When I was a kid, I heard the Creationism story many times from my elementary school religion teachers. I thought that it was a cute story, and I compartmentalized it with the Greek and Roman legends. My take on it was “we were simple, ignorant people back then, so we had to invent a number of gods and tell stories in order to explain phenomena that we couldn’t understand”
When I was in my early 20s, I started hearing about Creationism again, and realized to my dismay that there were people in our society who genuinely believed in it – not children in the midst of their religious indoctrination, but fully-grown adults who have presumably received their full complement of education. I found this astounding, and a little sad.
Frankly, I’m surprised that Creationism has any traction at all in the 21st century, and that people are still debating the merits of evolution vs. Creationism. I also find it ridiculous that some parents want Creationism taught in schools, alongside evolution. In response to the expected resistance to their proposal, the Creationism adherents have now given their story a new name: Intelligent Design Theory. This is simply a lame and (in my opinion) insidious attempt to elevate the Creationism fairy tale to the status of a theory, merely by slapping a “theory” label on it. Theories are scientifically testable and have evidence to support them; Intelligent Design does not, so it doesn’t even qualify for the “theory” designation. Starting tomorrow, I suppose that I could start referring to myself as Sir Robert, but that doesn’t mean that I’ve been granted a knighthood. None of my friends will be fooled, and neither should you. Secondly, I don’t even think it deserves the “Intelligent” label. For example, what intelligent purpose do tornadoes serve? If I were designing the universe and could give planet Earth a metaphorical “software version upgrade”, then I would disable the tornado functionality. In fact, I’d even consider tornadoes to be a bug.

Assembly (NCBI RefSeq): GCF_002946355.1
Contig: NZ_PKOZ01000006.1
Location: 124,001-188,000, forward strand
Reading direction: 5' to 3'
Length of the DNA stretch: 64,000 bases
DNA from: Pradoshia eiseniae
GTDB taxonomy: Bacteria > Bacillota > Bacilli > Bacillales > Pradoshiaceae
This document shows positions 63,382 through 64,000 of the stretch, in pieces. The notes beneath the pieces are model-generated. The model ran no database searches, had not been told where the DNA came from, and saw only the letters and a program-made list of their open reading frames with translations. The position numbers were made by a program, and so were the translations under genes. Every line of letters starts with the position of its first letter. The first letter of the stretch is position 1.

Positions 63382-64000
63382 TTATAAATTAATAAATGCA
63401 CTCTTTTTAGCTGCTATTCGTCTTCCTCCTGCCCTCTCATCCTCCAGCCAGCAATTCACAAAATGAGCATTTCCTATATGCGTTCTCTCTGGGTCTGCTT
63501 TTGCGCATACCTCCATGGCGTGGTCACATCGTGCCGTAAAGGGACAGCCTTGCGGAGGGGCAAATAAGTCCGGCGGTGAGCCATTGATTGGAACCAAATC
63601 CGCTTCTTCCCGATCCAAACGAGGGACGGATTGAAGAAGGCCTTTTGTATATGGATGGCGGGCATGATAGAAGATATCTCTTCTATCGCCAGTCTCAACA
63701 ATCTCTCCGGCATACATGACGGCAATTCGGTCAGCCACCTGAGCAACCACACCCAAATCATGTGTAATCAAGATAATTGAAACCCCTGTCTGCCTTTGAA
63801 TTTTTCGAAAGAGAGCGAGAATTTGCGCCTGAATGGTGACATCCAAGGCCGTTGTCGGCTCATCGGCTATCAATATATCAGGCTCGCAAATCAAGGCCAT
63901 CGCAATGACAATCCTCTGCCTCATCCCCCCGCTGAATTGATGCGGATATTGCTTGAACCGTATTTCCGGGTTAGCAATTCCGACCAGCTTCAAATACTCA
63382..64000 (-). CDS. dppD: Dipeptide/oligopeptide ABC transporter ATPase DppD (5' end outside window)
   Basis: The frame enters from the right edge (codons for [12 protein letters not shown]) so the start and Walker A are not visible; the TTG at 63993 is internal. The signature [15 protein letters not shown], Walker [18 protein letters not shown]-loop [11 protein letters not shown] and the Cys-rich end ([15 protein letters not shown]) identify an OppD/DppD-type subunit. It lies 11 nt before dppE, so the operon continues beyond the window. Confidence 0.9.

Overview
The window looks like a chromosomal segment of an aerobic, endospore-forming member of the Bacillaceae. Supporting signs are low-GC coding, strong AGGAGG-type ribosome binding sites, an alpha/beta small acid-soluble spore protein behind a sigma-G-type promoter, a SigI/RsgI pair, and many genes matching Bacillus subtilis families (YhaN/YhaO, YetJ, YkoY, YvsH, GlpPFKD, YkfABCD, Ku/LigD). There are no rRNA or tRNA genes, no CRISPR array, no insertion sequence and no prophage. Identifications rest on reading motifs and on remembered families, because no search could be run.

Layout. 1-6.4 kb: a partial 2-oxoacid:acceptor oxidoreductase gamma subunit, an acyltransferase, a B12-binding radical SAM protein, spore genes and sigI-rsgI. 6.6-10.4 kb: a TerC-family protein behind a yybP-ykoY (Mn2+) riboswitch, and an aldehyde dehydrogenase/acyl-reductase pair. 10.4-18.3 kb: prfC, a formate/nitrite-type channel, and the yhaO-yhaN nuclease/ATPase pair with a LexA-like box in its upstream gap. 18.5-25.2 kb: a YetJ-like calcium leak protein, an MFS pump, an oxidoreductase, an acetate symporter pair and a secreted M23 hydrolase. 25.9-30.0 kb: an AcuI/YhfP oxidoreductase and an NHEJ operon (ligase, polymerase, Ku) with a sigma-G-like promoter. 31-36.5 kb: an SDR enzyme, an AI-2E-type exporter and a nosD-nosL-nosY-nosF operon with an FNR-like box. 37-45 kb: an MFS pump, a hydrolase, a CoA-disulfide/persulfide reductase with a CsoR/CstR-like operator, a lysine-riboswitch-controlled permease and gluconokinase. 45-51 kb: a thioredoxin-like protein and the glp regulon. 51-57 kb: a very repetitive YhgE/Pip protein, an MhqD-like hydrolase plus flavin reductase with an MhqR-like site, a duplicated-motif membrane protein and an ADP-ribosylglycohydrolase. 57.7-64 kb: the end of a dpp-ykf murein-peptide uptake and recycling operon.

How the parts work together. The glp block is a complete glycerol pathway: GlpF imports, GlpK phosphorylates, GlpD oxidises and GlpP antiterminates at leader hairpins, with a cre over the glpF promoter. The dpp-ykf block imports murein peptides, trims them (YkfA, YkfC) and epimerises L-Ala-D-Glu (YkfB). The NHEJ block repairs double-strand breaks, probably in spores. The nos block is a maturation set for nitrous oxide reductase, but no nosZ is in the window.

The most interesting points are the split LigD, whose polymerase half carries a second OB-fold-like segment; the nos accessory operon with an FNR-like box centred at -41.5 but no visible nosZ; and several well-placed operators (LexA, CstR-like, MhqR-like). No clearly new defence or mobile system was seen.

Creationism also bothers me because it’s a lazy person’s way of looking at the world. Our collective knowledge is incomplete, and there are still many things that we still don’t understand. However, we must keep plodding along and try to connect the dots. If I were faced with a seemingly intractable problem, I suppose that I could simply throw my hands up in the air and declare “I can’t explain it. Therefore, there must be some higher power behind it. This is a part of our creator’s Intelligent Design, and we just weren’t meant to comprehend it”. That’s the easy way out, because it means that I can stop thinking and stop adding to Humankind’s storehouse of knowledge. Here’s a recent, marginal example: Fermat’s Last Theorem was written in 1637, and had confounded mathematicians (and presumably the general public as well) for over three and a half centuries. However, we persevered, and it was finally solved in 1995. What if we decided to give up and say “Fermat’s pencil was moved by the hand of God – that’s why no mortal has been able to solve it”. Fortunately, we didn’t stop trying to solve it, and now we have the mathematical proof.